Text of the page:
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Later from the North. Fredericksburg, Jan. 8. --The New York Herald and Philadelphia Inquirer, of the 6th, were received to-day by flag of truce. Rosecrans's official dispatch to the War Department gives an accounted the fight at Murfreesboro', which, he says, ended on Saturday in a total defeat of the rebel army, and their disorderly flight to Tullahoma. The fight was continuous from Tuesday to Saturday. He says that the Medical Director estimates the number of wounded in the hospitals at 5,500, and the killed at 1,000. The Cumberland and other rivers were rising rapidly. The Memphis Bulletin says that Vicksburg surrendered to Gen. Sherman after five days fighting. He was reinforced Sunday night by 9,000 men from Grant's army. The whole Union force at Vicksburg is estimated at 40,000. [No dates are given in the above. We have good reason to believe that it is not true.] Banks and Farragut were hourly expected. The Herald has additional part
From North Carolina--immense preparations of the enemy. Charleston, Jan. 8. --The following has just been received from Kinston, North Carolina, dated to-day: The enemy beyond doubt is making immense preparations for an advance. Reinforcements are daily arriving from Suffolk. The Yankees at Morehead City and Newbern are 50,000 strong, under command of Foster, Beast Butler is not there. They will probably attack Charleston, Wilmington, Weldon, and Goldsboro', simultaneously, to prevent reinforcements leaving either place. It is reported that they are now cooking marching rations. The Passaic (iron-clad) was towed into harbor at Beaufort, N. C., disabled, having lest her turret and guns, and leaking so badly that her pumps were kept going constantly. The steamer which towed the Monitor has not been heard from. The consternation at the loss of vessels is great.
From our army in Tennessee. Chattanooga, Jan. 8. --It is believed that our army will defend the line of Duck river. Murfreesboro' is said to be unoccupied by either force. Morgan and Forrest have returned. They captured and paroled three thousand prisoners, and killed and wounded a large number. [Another Dispatch.] Augusta, January 8. --A special dispatch to the Charleston papers, dated Chattanooga, 7th, says: "General Bragg addressed the citizens of Decherd and WinchestJanuary 8. --A special dispatch to the Charleston papers, dated Chattanooga, 7th, says: "General Bragg addressed the citizens of Decherd and Winchester, Tennessee, on Monday, assuring them that he would not leave them to the enemy, but would make a stand between Alliance and Tullahoma. He had fallen back to give his brave men repose after a battle in which they had exhausted their energy. He stated our loss at 1,000 killed and wounded, and that of the enemy at 15,000 or 20,000." The Yankees have advanced six miles from Murfreesboro', and are committing worse than usual depredations.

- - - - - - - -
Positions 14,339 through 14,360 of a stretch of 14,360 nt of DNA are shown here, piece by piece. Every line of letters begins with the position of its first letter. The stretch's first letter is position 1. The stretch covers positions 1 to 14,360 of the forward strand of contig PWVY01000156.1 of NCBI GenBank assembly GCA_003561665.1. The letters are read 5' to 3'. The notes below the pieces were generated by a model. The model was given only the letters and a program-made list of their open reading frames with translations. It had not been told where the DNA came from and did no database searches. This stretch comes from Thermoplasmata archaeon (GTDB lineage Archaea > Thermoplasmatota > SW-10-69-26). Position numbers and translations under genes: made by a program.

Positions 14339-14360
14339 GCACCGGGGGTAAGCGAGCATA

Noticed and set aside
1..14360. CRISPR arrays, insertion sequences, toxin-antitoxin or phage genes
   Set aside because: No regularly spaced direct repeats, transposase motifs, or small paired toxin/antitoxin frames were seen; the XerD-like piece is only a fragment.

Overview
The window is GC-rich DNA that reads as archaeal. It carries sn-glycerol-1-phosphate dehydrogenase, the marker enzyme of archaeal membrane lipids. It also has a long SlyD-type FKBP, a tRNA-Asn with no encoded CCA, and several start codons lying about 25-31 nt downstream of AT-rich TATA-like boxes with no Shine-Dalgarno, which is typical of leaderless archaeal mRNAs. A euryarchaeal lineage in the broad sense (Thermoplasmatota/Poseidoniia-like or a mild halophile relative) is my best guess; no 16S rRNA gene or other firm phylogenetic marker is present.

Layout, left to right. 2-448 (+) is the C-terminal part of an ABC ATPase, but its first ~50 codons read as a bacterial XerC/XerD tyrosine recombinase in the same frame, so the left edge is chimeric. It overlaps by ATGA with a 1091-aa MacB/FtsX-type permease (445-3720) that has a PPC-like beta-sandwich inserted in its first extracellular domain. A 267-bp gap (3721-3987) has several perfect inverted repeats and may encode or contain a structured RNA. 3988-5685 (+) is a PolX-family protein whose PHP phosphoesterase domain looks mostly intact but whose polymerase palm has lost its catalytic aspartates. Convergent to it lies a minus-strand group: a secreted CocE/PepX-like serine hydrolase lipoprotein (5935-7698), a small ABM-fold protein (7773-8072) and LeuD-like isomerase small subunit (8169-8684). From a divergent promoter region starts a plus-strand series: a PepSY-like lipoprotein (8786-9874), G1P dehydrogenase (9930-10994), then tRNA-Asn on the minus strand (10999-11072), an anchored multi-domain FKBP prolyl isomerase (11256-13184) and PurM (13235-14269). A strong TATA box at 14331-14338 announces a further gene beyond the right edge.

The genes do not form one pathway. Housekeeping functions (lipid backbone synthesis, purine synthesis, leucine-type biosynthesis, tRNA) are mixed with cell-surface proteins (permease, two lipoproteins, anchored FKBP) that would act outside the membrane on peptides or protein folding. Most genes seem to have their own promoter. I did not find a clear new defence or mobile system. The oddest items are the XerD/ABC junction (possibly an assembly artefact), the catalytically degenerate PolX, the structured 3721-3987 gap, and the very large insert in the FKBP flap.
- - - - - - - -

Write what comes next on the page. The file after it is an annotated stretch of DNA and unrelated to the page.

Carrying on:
The siege of Charleston. Charleston, January 8. --No news. No firing to day. The Yankees are busy repairing damages to their batteries caused by the storm. No change in the fleet.
ion to expel Garrett Davis, of Ky., because Davis said in the Senate on the 5th that the people of the North ought to revolt against the war leaders and take this great matter into their own hands. A secret expedition left New Orleans on the 30th December to operate against Mobile. At present Pascagoula will be occupied. An entrenched camp has been made there to facilitate operations when the rainy season ends. A mass meeting of the people was to be held in New Orleans on the 8th of January, to re- establish the State Government under Lincoln's proclamation. Nearly enough names for this purpose had been enrolled. The American Ministers at London and Paris are endeavoring to prevent the sailing of the Rappahannock from Calals. The Bank of England has reduced its rate of interest. Thackery is dead. Ex Gov. Hicks has been elected United States Senator from Maryland. Caleb B. Smith, ex-Secretary of the Interior, is dead. Early's raid down the Vall
ch occurred in a few of the smaller States at a later date. Now this opposition changed after the Federal successes of last year, may be gathered from the following article in the New York Times No one can read it without the conviction that a series of Confederate victories this year will give the Opposition a large majority ever the now distracted Administration party in the next Congress: First--As to restoration without conditions precedent Mr. Rogers, of New Jersey, Democrat, on Jan. 8, presented resolutions, affirming that the rebels "have a right to return with their domestic institutions as they were before the war, and to elect. Representatives to Congress, without any conditions precedent." On the motion to lay on the table only forty-two, less than half of the party, voted in the negative. Second--As to the policy of negotiation, Mr. Baldwin, of Massachusetts, Union, on January 8, presented a resolution that "every proposition to negotiate with the rebel leaders
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